• Onions: The Copra’s are a good solid yellow onion that keep extraordinarily well through the winter.
  • Root Parsley: These look alot like parsnips, but I find the flavor to be much more parsley-like. There are lots of good ideas for using these in your recipe packet.
  • Purple Sprouting Broccoli: This has been coming on strong!! We are still just picking Rudolf, our earliest variety. We are also growing “Early” Purple Sprouting, but no heads on that variety yet.  In addition to the little head of broccoli all the leaves and stems on the plant are sweet and tasty so enjoy those too.  
  • Popcorn: We love this Early Pink variety and I heard very enthusiastic reviews from some shareholders when I saw them this weekend! If you have a microwave you can put the whole cob in a brown paper bag and microwave it 1 min at a time for up to 3min. Most of the kernals will be popped off at that point so pour it in a bowl with some butter and salt & yum! BE CAREFUL – more than 4 consecutive minutes in the microwave  can cause the cobs to catch on fire!! Otherwise, take the kernals off the cob and make perfect popcorn the old fashioned way. 1 cob makes about 2 cups when it is popped.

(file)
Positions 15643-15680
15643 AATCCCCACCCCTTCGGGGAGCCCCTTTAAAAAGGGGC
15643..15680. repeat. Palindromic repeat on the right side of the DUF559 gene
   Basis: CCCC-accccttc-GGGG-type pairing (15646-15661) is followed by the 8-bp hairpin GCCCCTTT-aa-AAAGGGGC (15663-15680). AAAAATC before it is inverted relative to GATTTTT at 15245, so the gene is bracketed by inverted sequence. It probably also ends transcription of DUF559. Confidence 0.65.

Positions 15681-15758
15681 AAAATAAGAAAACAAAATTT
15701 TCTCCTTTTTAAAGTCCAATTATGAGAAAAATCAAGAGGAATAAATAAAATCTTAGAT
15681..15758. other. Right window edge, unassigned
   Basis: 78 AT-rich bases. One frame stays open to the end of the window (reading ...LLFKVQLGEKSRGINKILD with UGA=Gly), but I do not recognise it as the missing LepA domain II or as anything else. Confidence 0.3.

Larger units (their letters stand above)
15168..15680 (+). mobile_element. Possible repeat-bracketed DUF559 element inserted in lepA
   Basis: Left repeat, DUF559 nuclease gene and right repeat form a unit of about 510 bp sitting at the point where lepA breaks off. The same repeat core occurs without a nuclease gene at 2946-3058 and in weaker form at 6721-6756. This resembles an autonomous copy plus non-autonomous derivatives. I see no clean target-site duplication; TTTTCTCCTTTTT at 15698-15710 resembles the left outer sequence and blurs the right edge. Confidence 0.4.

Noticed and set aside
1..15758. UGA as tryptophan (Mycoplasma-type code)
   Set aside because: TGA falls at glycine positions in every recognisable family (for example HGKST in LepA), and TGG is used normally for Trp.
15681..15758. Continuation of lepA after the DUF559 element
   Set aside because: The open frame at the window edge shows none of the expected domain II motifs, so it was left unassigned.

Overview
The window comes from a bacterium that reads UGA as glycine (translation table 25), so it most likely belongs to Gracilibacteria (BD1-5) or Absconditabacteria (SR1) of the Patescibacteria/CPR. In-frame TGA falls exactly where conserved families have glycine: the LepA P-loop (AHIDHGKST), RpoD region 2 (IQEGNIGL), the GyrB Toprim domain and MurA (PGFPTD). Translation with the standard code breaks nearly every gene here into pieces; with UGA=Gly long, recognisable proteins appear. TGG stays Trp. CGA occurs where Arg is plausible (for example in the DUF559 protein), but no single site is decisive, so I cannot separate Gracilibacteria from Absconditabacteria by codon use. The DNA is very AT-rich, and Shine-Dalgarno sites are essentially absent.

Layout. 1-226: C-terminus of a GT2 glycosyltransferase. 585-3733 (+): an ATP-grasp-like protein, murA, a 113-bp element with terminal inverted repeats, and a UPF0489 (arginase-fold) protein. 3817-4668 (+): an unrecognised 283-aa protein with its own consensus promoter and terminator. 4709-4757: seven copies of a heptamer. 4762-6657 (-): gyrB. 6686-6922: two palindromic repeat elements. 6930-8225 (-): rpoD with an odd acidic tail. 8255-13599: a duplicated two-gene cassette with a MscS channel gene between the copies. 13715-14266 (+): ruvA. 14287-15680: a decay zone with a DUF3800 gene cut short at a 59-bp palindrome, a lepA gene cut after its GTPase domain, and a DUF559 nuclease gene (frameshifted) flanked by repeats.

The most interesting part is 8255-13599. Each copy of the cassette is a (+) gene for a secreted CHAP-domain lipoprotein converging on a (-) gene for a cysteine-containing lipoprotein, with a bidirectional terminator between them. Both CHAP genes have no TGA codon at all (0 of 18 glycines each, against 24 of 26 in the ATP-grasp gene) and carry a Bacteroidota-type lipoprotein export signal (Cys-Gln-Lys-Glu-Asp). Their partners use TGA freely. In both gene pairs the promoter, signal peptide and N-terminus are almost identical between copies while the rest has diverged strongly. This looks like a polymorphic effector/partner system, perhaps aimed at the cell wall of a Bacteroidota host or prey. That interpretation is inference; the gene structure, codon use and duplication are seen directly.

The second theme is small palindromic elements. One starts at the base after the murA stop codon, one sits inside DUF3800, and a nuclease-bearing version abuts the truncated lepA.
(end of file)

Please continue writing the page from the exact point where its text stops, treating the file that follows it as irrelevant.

• Potatoes: These Yellow Finn are some of my favorite potatoes. It is a very popular gourmet potato in Europe and can be cooked almost any way you can imagine – mashed, boiled, fried or baked. One of my favorite things to make with this variety in the winter is Katherine’s Easy Scalloped Potatoes.